The Drumheller and District Solid Waste Management Association (DDSWMA) is facing a new challenge with Household Hazardous Waste (HHW).
DDSWMA manager Tammi Nygaard explained two government departments would pay for the disposal of HHW, Alberta Environment, and Alberta Infrastructure. The Swan Hills Treatment Centre has also decided to stop accepting HHW and focusing on biomedical waste and PCBs. Alberta Infrastructure decided it would no longer fund the program.
This has left waste management associations looking for a place to dispose of HHW, and a way to pay for disposal.
“Alberta Environment is still going to provide funds for the transportation and consolidation, but now the actual disposal will be on the backs of the municipalities and commercial generators,” said Nygaard.
HHW includes items such as pharmaceuticals, farm and garden chemicals, household cleaners, mercury, smoke detectors, adhesive, and solvents. Used oil, paint, and tires have a stewardship program.
“Going into this, I got really concerned because they knew if we stopped this program, it would mean this stuff would end up in our ditches, our waterways, and our municipal water system, and it is going to be very detrimental to the environment,” she said.
Industry associations have been lobbying and are scrambling to find places for this material. There is a plant in Saskatchewan and some in Eastern Canada, but much will end up stateside, which can add cost and logistical concerns. She says disposal costs have increased by 78 per cent.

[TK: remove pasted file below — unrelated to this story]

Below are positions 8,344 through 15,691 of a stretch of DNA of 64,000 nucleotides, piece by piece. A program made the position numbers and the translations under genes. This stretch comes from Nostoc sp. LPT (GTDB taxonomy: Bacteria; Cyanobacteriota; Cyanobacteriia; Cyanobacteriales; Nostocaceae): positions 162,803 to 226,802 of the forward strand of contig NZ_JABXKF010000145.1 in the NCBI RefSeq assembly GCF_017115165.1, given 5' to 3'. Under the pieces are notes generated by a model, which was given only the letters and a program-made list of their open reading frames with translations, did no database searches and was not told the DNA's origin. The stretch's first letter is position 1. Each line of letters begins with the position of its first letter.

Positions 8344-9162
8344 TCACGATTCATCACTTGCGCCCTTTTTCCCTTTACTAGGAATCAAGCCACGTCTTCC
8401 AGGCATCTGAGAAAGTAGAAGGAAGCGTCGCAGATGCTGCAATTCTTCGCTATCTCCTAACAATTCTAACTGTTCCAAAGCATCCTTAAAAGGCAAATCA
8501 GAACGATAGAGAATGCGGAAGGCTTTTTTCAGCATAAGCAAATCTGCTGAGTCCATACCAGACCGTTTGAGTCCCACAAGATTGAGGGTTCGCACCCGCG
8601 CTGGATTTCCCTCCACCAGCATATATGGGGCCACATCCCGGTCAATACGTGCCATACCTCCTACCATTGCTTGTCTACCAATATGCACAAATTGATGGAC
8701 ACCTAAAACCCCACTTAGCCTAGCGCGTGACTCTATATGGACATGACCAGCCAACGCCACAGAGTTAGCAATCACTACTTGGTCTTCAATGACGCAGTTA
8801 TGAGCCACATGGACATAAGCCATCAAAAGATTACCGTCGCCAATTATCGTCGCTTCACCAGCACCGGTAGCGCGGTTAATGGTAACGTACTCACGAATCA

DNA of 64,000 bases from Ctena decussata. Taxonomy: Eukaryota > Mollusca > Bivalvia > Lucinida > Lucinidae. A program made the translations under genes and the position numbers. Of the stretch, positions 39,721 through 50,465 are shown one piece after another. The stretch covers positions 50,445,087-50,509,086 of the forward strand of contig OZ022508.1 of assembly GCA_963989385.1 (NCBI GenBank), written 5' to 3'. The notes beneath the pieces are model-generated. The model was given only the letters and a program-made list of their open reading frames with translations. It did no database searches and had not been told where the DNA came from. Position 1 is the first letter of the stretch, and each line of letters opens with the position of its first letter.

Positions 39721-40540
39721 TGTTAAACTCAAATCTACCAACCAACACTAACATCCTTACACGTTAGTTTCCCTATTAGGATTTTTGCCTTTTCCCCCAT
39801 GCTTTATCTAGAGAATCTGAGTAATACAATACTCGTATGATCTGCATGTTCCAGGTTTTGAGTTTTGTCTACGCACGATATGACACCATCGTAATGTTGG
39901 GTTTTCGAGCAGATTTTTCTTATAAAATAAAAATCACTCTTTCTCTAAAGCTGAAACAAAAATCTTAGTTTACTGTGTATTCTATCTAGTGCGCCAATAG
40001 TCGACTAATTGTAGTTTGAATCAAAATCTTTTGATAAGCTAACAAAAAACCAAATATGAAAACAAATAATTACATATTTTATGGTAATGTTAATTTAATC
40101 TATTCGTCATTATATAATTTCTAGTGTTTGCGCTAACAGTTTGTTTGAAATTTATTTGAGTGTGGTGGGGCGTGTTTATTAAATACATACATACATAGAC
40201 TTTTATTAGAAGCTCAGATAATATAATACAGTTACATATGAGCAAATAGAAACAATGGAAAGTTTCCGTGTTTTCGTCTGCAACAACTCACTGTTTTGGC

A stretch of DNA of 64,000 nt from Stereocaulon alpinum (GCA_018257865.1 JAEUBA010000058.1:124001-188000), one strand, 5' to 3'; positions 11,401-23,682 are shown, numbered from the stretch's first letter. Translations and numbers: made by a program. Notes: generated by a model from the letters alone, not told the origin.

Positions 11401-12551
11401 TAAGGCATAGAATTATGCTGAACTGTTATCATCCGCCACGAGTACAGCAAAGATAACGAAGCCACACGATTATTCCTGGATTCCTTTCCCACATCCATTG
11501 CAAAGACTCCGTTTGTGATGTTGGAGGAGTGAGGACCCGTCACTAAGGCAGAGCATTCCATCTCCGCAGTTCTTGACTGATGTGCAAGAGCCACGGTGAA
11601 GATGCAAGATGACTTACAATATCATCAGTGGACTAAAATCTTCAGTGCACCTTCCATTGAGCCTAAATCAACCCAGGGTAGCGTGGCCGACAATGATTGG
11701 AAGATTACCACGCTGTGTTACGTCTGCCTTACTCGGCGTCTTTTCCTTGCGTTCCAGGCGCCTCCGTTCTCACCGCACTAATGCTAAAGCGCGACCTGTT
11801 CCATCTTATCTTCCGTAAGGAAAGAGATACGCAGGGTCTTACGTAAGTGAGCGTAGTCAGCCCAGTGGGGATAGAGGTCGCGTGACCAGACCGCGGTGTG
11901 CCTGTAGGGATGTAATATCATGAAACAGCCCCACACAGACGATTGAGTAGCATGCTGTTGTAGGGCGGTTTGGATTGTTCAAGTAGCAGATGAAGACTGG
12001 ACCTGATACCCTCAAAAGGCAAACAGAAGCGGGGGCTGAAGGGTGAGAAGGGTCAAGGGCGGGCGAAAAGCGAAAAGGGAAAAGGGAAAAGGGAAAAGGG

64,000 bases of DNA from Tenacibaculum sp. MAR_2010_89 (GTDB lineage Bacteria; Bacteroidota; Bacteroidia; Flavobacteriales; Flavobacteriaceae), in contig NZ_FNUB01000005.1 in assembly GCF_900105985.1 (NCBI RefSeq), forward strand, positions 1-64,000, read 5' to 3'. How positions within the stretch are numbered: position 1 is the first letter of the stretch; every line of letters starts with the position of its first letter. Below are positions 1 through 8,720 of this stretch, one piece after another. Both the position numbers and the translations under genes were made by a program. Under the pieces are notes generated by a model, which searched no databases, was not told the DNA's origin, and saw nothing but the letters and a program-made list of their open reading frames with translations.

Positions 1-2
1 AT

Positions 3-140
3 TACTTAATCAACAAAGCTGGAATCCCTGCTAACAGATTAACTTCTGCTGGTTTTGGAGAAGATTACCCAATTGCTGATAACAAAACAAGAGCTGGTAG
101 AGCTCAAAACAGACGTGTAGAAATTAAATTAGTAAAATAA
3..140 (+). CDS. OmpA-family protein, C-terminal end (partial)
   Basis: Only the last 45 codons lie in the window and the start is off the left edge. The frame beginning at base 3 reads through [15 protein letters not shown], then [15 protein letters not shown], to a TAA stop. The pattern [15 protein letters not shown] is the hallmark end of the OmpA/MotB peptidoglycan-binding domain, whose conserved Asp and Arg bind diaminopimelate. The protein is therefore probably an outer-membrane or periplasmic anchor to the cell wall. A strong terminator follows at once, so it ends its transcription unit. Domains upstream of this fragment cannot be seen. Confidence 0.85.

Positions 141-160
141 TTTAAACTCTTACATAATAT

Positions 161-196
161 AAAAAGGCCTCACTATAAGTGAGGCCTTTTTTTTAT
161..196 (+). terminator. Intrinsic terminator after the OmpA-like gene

She said to combat the extra costs, DDSWMA is looking closely at how it manages HHW. This year it held its annual round-up and was able to have it processed before the change came into effect.
“Now we really have to educate our staff and make sure they understand what actually is hazardous waste and what is not,” she said. “There are some things we can solidify like glues and adhesives that are environmentally friendly.
With agricultural waste, they can look at taking advantage of the Clean Farms Waste Round-up, which comes along every three years. This year the round-up is Southern Alberta this fall. She encourages producers to take advantage and dispose of their chemicals and fertilizers at this time.
She says the long-term solution is an extended producers program. This has been introduced in other provinces, and it is where the manufacturer is responsible for the product.
“This is a program where you go back to the industry, and they have to be responsible for disposal. They are responsible for that product and packaging from cradle to grave,” said Nygaard.
She says there is pending legislation expected later this year, however, they are still working out many details, and it will still be a couple of years to have it in place. She is concerned it will only target residential but not commercial, where much of the packaging comes from. She is also concerned it serves rural areas.